On my year of living alone

For one year, which was the maximum amount of time my (then-more-limited) budget could handle it, I lived alone. I lived in a one-bedroom apartment with my cat, and I adored it.

The New York Times reported on the "freedom, and perils, of living alone" a few months ago, and spoke to many of the great and terrible aspects of this less-rare decadence of the modern age.

IF there is any doubt that we’re living in the age of the individual, a look at the housing data confirms it. For millenniums, people have huddled together, in caves, in mud huts, in split-levels and Cape Cods. But these days, 1 in every 4 American households is occupied by someone living alone; in Manhattan, mythic land of the singleton, the number is nearly 1 in 2.

I don't live in Manhattan, and I actually do not know very many people who have spent time living alone, with not one other human soul. There are appealing delights in the entire set-up, that I appreciate even more so now that I no longer have them. If I happen to have a messy week, it bothers no one except myself; so only when I am annoyed by the dished left on the counter do I have to do anything about them. (Being messy: most decadent of behavior.) You grow quickly fond of walking around completely naked as you do things in the mornings or evenings. (Truly.) There is quiet when you want it, and loud also when you want it. There is always a dance floor in your living room, with an audience of one (the cat, who is not in the least judgmental of your moves) and no one will barge in on your party-of-one. Push the couch out of the way if it's getting really serious. Solitude when you need it, a space to recharge, foster creativity, watch any damn thing you want to. No one's opinion matters here except your own. We all need tiny spaces  where this is what dictates the way of things; even if, obviously for many, that space is not your own, magnificent single-occupancy apartment.

Because that is also where the peril lies. "The single-occupant home can be a breeding ground for eccentricities," the NYT reports, to no one's surprise or shock. Think of, "Kramer on 'Seinfeld,' washing vegetables in the shower or deciding, on a whim, to ditch his furniture in favor of 'levels.'" Because it offends no one else!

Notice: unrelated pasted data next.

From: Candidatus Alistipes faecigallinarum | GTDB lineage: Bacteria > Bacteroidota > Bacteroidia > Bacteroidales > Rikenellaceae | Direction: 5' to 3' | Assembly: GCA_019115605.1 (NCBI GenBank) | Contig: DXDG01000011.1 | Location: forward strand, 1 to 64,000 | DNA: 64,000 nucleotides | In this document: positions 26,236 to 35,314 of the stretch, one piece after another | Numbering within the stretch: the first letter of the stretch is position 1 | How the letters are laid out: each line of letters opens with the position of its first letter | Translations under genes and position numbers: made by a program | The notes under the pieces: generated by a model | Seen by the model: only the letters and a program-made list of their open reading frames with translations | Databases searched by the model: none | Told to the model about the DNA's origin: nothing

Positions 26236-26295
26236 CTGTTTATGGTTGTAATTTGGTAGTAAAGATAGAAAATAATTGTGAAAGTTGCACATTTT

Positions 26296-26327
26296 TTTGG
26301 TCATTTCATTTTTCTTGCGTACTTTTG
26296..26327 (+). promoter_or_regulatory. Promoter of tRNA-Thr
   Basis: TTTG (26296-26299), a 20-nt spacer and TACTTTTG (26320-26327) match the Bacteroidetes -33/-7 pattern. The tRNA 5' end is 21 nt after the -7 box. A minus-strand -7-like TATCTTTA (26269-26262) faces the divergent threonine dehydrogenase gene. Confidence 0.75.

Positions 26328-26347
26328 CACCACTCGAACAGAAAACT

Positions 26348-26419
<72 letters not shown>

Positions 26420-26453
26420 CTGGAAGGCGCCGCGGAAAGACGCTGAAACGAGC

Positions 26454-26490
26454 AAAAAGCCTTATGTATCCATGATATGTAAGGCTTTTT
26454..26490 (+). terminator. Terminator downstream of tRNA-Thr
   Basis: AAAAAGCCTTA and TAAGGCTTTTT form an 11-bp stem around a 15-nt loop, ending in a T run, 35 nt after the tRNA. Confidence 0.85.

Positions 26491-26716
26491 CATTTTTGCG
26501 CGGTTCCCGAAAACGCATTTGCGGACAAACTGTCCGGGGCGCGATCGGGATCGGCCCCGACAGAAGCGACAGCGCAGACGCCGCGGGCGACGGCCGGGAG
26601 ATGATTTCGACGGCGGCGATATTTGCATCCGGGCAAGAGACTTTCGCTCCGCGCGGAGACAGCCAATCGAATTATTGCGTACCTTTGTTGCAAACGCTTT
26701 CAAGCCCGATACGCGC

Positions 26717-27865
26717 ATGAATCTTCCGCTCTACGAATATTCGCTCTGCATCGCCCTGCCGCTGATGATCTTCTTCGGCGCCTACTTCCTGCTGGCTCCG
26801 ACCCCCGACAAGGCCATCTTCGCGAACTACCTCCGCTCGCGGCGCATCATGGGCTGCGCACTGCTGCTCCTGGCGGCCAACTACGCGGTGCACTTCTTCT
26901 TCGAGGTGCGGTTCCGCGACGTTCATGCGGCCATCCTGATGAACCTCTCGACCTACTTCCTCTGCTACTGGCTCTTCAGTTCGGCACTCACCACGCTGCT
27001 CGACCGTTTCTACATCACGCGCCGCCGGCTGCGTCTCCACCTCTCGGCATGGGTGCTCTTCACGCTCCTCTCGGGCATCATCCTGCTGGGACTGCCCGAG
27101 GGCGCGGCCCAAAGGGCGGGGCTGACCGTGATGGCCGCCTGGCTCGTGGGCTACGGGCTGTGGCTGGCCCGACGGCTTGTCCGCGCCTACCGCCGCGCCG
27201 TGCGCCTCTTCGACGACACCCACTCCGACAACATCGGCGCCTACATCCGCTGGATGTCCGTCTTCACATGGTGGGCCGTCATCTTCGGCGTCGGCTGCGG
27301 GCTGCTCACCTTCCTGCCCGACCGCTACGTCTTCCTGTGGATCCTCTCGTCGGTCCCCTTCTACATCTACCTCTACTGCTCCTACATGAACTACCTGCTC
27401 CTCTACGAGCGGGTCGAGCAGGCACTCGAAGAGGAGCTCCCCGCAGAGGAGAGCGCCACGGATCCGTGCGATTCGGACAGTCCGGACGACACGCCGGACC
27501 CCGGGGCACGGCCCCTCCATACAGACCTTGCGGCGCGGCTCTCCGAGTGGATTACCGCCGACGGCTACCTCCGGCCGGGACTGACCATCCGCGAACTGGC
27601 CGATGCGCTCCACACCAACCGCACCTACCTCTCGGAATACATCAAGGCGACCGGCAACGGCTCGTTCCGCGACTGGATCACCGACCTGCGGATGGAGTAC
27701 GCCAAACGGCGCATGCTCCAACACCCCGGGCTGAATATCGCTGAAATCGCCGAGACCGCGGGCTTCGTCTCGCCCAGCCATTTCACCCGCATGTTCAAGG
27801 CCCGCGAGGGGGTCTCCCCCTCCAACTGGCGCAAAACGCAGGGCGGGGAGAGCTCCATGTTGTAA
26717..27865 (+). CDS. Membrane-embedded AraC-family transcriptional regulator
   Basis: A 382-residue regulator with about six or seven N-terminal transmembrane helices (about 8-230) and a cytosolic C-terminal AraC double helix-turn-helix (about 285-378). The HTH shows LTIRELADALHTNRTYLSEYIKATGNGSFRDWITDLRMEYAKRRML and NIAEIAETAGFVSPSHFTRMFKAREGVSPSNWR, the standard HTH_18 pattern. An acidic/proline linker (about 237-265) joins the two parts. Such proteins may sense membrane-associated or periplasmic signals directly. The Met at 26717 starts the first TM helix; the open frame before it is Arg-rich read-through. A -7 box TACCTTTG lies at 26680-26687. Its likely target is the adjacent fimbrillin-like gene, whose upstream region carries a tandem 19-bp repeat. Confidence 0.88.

One woman, Amy Kennedy, featured in the article readily admits that she can see, over the six years she has lived alone in North Carolina, that she has gotten "quirkier and quirkier." I can absolutely see how this would happen. Amy:

“The entire apartment is your room,” Ms. Kennedy said, by way of explanation. “If I leave a bra on the kitchen table, I don’t think much about it.”

Living alone breeds very strange wardrobe decisions, as others in article point out, and to which I can readily attest. Weird, embarrassing stretchy pants and third-day greasy hair? No one's there to see. Other usual suspect habits? Leaving the bathroom door open. Talking to yourself. And eating strange versions of "recipes"--what I call "single-people food"--inventions that arise out of the need to eat without the urge to prepare anything too time-consuming or elaborate for a party of one. Cereal. A can of black beans mixed in with some other can of soup. Expensive cheese, by itself. Cereal. Something that is usually a side-dish but I choose to make the whole meal. And so on.

What emerges from this much time spent alone?

What emerges over time, for those who live alone, is an at-home self that is markedly different — in ways big and small — from the self they present to the world. We all have private selves, of course, but people who live alone spend a good deal more time exploring them.

This can have good and bad consequences, depending on how well you handle the quirks that arise. One of the perils the article mentions is the work of resocialization when you do eventually cohabitate. As a lifelong introvert, I'm quite skilled in manuvering myself within a social world without neglecting the need for quiet, solitary space.  I lived naturally alone, just as I live quite naturally and happily with others. But it was such a lovely year, one I cherish.What emerges over time, for those who live alone, is an at-home self that is markedly different — in ways big and small — from the self they present to the world. We all have private selves, of course, but people who live alone spend a good deal more time exploring them.